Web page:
Donna's blog on coaching, leadership, and life

Dealing with Negative People

If I were to think about a question that is just as common today as it was decades ago, it could be this one: How do you effectively deal with someone who is really negative?

We all realize that we can’t control the behaviors of others, especially if the behavior is an innate tendency. However, we may want to consider how, if at all, we may be contributing to the very dynamics that are frustrating us. As you can imagine, this can be a more complex consideration when we’re leading negative people.

If you were to think about your interactions with the person or people at work who are positive and warm, my guess is that you tend to be positive and communicative with them. —Even if it’s just a simple hello when you pass each other in the hallway, or a question about their weekend when you run into them on a Monday morning.

Interestingly, when you reflect on what kind of energy or interaction (or avoidance) you offer the negative person at work, it’s not unusual to realize that you’ve stopped saying hello (perhaps because they rarely respond) and you’ve stopped asking how they are, or how their weekend was (so as not to have to hear their complaining). As a leader, we must ask ourselves if we’ve provided the same quality of support and coaching to our negative team members as we have to our pleasant and receptive team members.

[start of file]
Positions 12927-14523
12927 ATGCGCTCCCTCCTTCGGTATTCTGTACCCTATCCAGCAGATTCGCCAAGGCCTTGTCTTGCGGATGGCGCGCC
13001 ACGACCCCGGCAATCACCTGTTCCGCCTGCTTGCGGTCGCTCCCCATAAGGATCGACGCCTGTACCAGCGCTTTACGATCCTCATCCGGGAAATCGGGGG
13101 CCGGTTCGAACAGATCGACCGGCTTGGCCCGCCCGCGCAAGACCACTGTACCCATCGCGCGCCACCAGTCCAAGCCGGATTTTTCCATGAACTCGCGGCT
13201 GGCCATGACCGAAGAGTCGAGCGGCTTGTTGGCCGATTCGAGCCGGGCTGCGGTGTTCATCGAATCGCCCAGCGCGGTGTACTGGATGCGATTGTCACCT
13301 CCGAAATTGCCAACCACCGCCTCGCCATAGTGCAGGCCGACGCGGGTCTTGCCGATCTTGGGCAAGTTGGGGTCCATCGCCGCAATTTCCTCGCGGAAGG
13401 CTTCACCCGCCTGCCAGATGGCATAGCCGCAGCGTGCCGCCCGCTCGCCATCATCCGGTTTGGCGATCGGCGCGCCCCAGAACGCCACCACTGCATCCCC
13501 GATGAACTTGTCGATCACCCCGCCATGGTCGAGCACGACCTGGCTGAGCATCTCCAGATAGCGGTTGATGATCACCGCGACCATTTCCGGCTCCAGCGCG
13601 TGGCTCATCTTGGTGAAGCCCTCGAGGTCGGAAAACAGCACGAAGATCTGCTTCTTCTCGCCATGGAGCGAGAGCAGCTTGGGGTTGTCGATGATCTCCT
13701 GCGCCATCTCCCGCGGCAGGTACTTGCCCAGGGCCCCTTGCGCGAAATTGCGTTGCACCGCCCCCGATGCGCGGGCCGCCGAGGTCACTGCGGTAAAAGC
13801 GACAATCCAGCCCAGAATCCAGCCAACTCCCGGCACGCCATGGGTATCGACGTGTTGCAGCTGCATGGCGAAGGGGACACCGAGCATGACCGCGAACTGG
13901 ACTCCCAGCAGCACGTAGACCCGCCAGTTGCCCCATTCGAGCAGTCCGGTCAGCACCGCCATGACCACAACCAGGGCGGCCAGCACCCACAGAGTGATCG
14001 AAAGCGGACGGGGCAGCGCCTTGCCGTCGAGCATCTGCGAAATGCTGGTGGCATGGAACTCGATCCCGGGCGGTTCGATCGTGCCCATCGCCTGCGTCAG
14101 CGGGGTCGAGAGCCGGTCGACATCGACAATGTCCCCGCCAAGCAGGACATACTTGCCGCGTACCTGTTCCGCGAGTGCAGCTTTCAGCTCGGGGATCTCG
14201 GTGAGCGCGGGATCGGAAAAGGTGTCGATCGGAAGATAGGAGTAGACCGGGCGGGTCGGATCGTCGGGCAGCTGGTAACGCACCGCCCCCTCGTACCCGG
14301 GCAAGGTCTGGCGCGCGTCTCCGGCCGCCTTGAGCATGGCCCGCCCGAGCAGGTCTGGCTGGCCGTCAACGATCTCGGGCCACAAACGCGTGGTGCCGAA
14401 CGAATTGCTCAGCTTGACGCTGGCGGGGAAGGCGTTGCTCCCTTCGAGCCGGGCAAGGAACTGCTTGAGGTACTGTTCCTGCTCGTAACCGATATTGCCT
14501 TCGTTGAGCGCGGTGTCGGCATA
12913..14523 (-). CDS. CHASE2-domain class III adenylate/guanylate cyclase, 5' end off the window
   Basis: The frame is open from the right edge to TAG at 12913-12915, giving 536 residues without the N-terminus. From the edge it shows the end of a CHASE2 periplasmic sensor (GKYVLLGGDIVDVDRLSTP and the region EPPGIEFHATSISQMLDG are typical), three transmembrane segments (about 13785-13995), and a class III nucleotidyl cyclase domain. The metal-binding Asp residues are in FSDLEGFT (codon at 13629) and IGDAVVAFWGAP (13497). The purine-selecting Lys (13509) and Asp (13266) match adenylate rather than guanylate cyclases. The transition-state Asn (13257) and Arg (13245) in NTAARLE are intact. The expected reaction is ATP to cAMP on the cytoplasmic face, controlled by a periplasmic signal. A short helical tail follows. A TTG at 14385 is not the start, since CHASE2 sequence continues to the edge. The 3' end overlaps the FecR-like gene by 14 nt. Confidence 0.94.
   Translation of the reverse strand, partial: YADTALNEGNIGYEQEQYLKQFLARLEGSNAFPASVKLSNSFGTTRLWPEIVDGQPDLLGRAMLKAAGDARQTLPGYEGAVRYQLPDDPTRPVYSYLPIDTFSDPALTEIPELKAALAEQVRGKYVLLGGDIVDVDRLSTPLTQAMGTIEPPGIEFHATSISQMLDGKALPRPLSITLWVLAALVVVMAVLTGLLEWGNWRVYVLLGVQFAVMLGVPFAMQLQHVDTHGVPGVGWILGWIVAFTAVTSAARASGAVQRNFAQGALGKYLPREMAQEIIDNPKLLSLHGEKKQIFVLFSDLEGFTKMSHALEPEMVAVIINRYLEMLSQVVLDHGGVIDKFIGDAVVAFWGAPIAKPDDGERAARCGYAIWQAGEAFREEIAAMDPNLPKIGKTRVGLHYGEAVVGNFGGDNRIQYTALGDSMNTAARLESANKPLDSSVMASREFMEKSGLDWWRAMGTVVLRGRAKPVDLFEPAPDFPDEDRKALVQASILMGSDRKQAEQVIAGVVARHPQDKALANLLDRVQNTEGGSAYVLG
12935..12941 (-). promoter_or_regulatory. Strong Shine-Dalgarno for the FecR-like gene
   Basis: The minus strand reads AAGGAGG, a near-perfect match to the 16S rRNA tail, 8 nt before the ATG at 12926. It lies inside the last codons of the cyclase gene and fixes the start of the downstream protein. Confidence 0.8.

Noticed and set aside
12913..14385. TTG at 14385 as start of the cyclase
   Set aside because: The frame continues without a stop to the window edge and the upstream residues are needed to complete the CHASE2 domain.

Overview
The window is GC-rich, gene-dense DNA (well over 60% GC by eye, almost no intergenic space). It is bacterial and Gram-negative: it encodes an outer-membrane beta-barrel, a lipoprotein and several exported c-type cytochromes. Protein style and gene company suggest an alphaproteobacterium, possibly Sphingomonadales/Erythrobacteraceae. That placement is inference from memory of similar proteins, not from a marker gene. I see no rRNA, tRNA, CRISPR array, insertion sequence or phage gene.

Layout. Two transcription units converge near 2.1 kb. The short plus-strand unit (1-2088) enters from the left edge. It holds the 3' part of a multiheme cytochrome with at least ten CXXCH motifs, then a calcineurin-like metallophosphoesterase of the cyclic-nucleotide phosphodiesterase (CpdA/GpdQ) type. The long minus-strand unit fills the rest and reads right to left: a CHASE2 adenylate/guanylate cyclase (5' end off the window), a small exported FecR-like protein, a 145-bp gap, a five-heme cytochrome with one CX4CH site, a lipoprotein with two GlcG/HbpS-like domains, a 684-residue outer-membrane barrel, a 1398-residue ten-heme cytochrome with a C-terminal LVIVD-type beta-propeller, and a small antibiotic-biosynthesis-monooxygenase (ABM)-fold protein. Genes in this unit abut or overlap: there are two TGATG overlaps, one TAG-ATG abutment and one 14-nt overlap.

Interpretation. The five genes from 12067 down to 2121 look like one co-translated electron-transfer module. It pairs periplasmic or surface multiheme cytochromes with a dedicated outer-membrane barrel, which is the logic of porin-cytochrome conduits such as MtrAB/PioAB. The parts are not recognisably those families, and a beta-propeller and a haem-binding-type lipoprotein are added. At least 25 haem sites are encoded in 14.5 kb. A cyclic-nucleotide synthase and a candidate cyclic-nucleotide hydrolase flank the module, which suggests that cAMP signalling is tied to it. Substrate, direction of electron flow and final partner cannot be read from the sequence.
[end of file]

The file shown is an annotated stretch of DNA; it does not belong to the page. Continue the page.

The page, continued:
Although it’s understandable that we begin to distance ourselves from negative or nonresponsive people, we may want to be cautious about mirroring their behaviors. Perhaps we should consider continuing to say goodmorning, or showing a genuine interest in serving them. This offering may help infuse a glimmer of positive energy into the more common negative or indifferent energy that they’ve come to receive each day from others—which only reinforces their negative tendencies.

So back to the question: How do you effectively deal with someone who is really negative? Try offering him or her some positive gestures without the expectation of an immediate return. Over time, your example just might have an influence on the dynamics of your working relationship.


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